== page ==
Extreme-force electric actuator for press and punch
Tolomatic's RSX extreme force electric actuator family has been expanded -- this time with more options capable of replacing hydraulic cylinders. The new RSX096P Press Model is designed for pressing, punching, clinching, joining, and other applications requiring extreme force. This hydraulic-class actuator is capable of forces up to 40,000 lbf (178 kN). It features Tolomatic planetary roller screw technology for long life and consistent performance.
New optical joysticks for medical and military
CTI Electronics (an affiliate of Electro Switch Corp.) has launched a new line of optical joystick motion controllers and mouse pointing devices. Made in the USA, LightStick Series controllers exceed medical and military performance standards for electromagnetic and RF disturbance in applications to 200 V/m -- without additional shielding. The LightStick's patented noncontact optical sensor technology ensures highly repeatable operator feedback for the life of the controller -- up to 10 million cycles and a MTBF greater than 10 years of operation.
Just out! THK introduces TRK Robot Hand assembly
THK America is known for being a leader in linear motion guides, but now they're stretching their reach into the end-effector market. The Schaumburg, IL-based company has just added the Type TRX Robot Hand to its quality lineup.
Why convert hydraulics to electric high-force linear actuators?
Got a high-force linear motion application? If you do, chances are the first product solution to come to mind is hydraulic cylinders. They're relatively inexpensive (if you already have a hydraulic power unit in place), compact (if the HPU is somewhere else), and power-dense. But what about the disadvantages -- leaks, operation and maintenance costs, and more? It's possible to convert an application from hydraulic to electric linear motion easily, and Tolomatic even gives you step-by-step instructions.
Read the Tolomatic blog. Really useful!
Cobot is 'golden arm' for new pipe welding system
ARC Specialties has solved the challenge of creating repeatable, full-penetration pipe welds by combining artificial intelligence (AI), advanced sensors, and the UR5 collaborative robot from Universal Robots. The unique Artificial Intelligence Pipe Welding System debuted at the Offshore Technology Conference in Houston at the beginning of May.
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Piezo motor technology: Questions answered
There's a new kind of piezo motor in town, and it's got legs. The Piezo LEGS rotational motor is a direct-friction drive that provides precise motion without any mechanical play or backlash. There are no gears or transmission, so changing the direction of the motion will introduce no error. The simple Piezo LEGS motor is also extremely stiff. Find out the answers to frequently asked questions about this exciting motor technology available from the FAULHABER Group.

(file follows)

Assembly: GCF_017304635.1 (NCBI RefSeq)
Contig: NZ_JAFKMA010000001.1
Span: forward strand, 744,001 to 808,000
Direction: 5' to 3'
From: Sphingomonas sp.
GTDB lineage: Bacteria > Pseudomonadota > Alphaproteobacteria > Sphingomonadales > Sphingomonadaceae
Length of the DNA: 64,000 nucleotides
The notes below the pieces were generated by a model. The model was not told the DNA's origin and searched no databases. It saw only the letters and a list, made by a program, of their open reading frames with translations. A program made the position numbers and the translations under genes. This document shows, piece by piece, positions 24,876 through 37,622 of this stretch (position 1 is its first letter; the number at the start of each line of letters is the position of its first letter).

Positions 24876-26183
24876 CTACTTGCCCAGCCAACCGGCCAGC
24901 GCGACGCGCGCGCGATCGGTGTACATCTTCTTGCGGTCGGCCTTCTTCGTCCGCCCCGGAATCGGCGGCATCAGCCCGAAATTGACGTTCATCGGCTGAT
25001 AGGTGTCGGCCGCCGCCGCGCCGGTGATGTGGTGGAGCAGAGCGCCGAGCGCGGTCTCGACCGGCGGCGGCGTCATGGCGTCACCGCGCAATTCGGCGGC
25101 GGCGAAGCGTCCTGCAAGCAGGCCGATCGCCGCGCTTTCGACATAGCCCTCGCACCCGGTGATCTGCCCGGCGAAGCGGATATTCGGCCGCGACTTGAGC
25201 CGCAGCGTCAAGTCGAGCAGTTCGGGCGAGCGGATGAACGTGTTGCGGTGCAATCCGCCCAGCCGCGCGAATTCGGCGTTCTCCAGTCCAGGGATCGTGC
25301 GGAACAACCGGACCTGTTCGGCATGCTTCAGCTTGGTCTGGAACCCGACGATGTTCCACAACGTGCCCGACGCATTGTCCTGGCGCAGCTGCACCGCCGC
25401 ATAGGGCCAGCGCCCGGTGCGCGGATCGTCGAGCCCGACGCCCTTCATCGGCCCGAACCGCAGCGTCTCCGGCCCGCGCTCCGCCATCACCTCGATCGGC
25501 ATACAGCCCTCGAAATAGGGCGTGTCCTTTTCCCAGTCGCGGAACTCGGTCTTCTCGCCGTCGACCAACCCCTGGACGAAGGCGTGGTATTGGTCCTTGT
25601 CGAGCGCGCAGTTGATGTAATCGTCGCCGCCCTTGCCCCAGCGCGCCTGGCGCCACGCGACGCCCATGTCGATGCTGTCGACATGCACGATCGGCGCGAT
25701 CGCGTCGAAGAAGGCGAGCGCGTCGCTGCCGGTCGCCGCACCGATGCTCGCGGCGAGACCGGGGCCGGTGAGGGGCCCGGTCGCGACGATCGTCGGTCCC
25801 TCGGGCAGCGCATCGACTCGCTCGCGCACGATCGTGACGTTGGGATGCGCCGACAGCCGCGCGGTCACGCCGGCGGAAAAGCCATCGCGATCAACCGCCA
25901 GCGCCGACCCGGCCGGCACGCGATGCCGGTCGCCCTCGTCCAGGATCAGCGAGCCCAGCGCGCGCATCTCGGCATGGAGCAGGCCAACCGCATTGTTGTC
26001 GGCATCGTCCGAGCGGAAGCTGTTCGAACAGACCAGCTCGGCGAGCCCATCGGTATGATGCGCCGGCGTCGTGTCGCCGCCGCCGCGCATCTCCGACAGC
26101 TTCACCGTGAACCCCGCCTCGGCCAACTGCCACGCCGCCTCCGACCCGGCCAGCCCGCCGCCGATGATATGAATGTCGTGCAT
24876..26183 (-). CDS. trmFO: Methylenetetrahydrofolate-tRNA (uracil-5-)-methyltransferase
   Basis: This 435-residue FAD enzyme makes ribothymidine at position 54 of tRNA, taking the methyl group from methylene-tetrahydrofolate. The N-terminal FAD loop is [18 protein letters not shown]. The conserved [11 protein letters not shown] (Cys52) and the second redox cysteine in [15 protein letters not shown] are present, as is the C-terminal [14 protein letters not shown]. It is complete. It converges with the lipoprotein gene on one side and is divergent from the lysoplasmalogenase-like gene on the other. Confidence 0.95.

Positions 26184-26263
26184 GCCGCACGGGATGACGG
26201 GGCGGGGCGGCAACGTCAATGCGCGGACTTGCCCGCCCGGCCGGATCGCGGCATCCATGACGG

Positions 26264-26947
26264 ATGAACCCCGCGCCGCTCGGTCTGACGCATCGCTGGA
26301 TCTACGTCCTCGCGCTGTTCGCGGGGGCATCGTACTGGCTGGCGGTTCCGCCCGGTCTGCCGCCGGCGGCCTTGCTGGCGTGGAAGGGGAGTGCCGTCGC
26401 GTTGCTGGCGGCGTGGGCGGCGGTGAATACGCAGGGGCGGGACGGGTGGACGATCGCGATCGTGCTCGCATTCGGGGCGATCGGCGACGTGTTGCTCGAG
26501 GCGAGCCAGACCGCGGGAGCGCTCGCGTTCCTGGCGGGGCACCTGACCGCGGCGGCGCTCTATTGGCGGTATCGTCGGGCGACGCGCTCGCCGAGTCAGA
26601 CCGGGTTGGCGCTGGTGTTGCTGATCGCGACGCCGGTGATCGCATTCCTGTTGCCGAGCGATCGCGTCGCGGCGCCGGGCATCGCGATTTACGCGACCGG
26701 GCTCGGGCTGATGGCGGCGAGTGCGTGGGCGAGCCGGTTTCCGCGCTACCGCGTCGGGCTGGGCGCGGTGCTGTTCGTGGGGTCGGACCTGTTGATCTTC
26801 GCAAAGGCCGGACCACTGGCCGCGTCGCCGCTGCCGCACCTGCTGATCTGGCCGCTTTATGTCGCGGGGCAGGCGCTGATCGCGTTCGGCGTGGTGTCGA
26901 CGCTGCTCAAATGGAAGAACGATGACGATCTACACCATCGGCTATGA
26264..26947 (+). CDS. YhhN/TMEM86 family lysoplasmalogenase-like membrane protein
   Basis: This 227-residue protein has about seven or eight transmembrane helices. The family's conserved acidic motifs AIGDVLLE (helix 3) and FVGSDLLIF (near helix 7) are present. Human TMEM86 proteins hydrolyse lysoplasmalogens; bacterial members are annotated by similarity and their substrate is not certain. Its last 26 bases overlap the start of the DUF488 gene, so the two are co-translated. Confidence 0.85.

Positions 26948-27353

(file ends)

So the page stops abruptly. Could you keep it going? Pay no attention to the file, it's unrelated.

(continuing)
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Get a linear shafting sample on the house
Lee Linear has produced world-class, linear motion components and linear shafting for over 40 years. With the ability to manufacture custom shafting -- threading, diameter reduction, keyways, flats, plating, and more -- to required standards in a short amount of time, Lee Linear is able to fulfill orders on time, eliminating downtime and increasing profits for its customers.
Request your sample.
Small but mighty: Mini plasma-powered satellite may launch new era in space exploration
By John Greenwald, Princeton Plasma Physics Laboratory
A tiny satellite under construction at the U.S. Department of Energy's (DOE) Princeton Plasma Physics Laboratory (PPPL) could open new horizons in space exploration. Princeton University students are building the device, called a cubic satellite, or CubeSat, as a testbed for a miniaturized rocket thruster with unique capabilities being developed at PPPL.
The thruster, whose development is led by PPPL physicist Yevgeny Raitses, holds the promise of increased flexibility for the mission of CubeSats, more than 1,000 of which have been launched by universities, research centers, and commercial interests around the world. The proposed propulsion device -- powered by plasma -- could raise and lower the orbits of CubeSats circling the Earth, a capability not broadly available to small spacecraft today, and would hold the potential for exploration of deep space. "Essentially, we will be able to use these miniature thrusters for many missions," Raitses said.
Princeton graduate and undergraduate students gather with advisors around a model of the CubeSat chassis inside a sphere. From left: Jacob Simmonds; Jerry Xiang; Nirbhav Chopra; Daniel Marlow, Evans Crawford 1911 Professor of Physics at Princeton; Yevgeny Raitses, PPPL physicist; Seth Freeman; Matthew Bledsoe; Daniel Piatek (Seton Hall student). [Photo by Elle Starkman/Office of Communications]
Hundreds of micropowered CubeSats
One example: Hundreds of such micropowered CubeSats are envisioned by physicist Masaaki Yamada, principal investigator of the PPPL Magnetic Reconnection Experiment (MRX), which studies magnetic reconnection -- the separation and explosive snapping together of magnetic field lines in plasma that triggers auroras, solar flares, and geomagnetic storms that can disrupt cell phone service and power grids on Earth. Such CubeSat fleets could capture in fine detail the reconnection process in the magnetosphere, the magnetic field that surrounds the Earth, Yamada said.